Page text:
It’s hard to tell what’s worse in the hole: the noise or the silence. When I was sentenced to two years DS, they came in and took all my appliances. Luckily, I had my stamps, pens, paper, and envelopes, so I could write my wife & family to let them know what was going on. It took me a few days of observation and asking questions of the guards when they walked by to figure out how things worked.
Whenever you leave your cell, there’s a routine. First, the guard or guards escorting strip you out. It’s called a strip out. When you get stripped out, you have to get completely naked and hand all your clothes to the guard through the tray slot. After the guard has examined all your clothes for contraband, you have to go through a series of motions, with the guard naming off each motion: show me the fronts and backs of your hands, open your mouth and run your fingers along the gums, show me behind your ears, run your fingers through your hair, raise your arms and show me your pits, lift your dick, lift your balls, turn around, raise your left foot and wiggle your toes, raise your right foot and wiggle your toes, now bend over and spread your ass cheeks and cough. Yeah, that’s for real, people. Pretty humiliating, eh? After the indignity of that little dance is over, you get to get dressed again.
Once dressed, you kinda hunch down to get your hands in the tray slot, behind you, for the guard to cuff your hands behind your back. When your hands are cuffed, the guard bangs the metal header above your door to let the other guard in the bubble know to open your door. Then the guard shackles your ankles by having you lift one foot, then the other. Once you are cuffed & shackled, you’re ready to leave the cell to go to your disciplinary hearing, or whatever. You get to shower once every three days, and luckily you don`t have to get stripped out to go to the shower. You just get cuffed & shackled, then walk over to the shower, trying not to step too large of a stride lest you rip the skin of your ankles with the shackles. It’s a challenge carrying soap & shampoo to & from the shower with your hands cuffed behind your back. It’s the same cuff & shackle routine when you’re locked in the steel cage that surrounds the shower, and when you’re let out of that cage when you’re done showering.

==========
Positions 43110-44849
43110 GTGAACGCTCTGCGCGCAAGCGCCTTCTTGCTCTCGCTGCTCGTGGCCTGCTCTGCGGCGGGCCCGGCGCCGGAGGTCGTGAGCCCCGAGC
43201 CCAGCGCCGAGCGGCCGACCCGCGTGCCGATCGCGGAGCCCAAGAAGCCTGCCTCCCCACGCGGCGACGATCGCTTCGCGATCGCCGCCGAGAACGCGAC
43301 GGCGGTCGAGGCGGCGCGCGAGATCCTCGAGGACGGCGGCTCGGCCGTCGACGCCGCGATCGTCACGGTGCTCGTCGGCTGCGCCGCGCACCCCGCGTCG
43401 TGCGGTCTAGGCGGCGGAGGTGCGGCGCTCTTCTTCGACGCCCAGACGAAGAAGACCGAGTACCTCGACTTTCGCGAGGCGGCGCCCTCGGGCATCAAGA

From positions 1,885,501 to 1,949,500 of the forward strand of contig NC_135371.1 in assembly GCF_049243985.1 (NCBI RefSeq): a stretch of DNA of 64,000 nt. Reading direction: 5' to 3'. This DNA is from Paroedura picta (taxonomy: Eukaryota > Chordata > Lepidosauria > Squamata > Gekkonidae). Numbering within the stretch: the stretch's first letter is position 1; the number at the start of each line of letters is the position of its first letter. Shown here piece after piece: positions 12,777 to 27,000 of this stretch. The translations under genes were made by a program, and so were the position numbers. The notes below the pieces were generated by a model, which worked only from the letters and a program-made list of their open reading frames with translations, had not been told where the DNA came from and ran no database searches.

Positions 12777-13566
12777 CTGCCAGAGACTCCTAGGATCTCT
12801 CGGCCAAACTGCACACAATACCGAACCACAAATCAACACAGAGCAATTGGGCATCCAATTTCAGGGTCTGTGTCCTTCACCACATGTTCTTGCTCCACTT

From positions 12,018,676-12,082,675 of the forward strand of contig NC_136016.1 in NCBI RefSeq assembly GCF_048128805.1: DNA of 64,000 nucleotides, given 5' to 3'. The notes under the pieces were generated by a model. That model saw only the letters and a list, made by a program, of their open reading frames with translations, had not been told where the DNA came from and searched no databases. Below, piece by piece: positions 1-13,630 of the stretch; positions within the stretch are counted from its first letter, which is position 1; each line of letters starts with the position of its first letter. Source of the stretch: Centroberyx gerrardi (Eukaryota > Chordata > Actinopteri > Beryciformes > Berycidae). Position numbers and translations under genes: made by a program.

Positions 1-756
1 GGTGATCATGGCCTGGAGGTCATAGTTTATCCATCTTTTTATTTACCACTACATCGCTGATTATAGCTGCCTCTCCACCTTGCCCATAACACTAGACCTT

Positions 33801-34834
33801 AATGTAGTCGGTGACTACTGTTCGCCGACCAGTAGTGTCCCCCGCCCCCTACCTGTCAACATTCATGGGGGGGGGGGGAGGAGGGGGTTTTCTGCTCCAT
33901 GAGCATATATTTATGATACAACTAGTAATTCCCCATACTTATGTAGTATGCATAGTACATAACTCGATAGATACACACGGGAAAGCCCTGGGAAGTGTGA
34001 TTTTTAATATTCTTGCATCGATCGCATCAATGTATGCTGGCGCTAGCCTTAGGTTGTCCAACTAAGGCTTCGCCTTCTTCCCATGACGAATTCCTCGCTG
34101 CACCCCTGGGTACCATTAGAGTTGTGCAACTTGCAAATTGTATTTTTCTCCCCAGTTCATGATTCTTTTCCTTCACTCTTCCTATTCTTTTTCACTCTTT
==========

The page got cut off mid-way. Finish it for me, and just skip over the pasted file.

Technically, you’re supposed to get outside to a yard (not the same yard as GP &PC) once a day, or at least five hours a week. I was in the hole at Lovelock for about four months, and I was not given yard a single time, nor did I ever see anyone else ever get yard. The reason being that the Vallasters didn`t want to have to escort inmates out to the yard. So they didn`t. The only time I got outside was for my monthly visit.
In the hole at Lovelock (both Ad Seg and DS), you get only one visit a month, for about two hours, behind glass. When leaving your cell, you go through the usual strip out routine, except instead of having your hands cuffed behind your back, you are placed in a belly chain. That’s a chain cinched and locked around your waist, with two cuffs attached to it, so you have some limited mobility with your hands cuffed to this chain around your waist, the cuffs attached to opposite ends of the chain with little two-inch long chains between the cuffs and belly chain. Walking to visiting takes forever because the length of your stride is shortened by the shackles. I would rip the skin over my Achilles tendon every time when making that walk. Each step causes the chain between the ankle cuffs to tighten, making each cuff twist around each ankle, an endless sawing motion of metal on cotton sock, then flesh.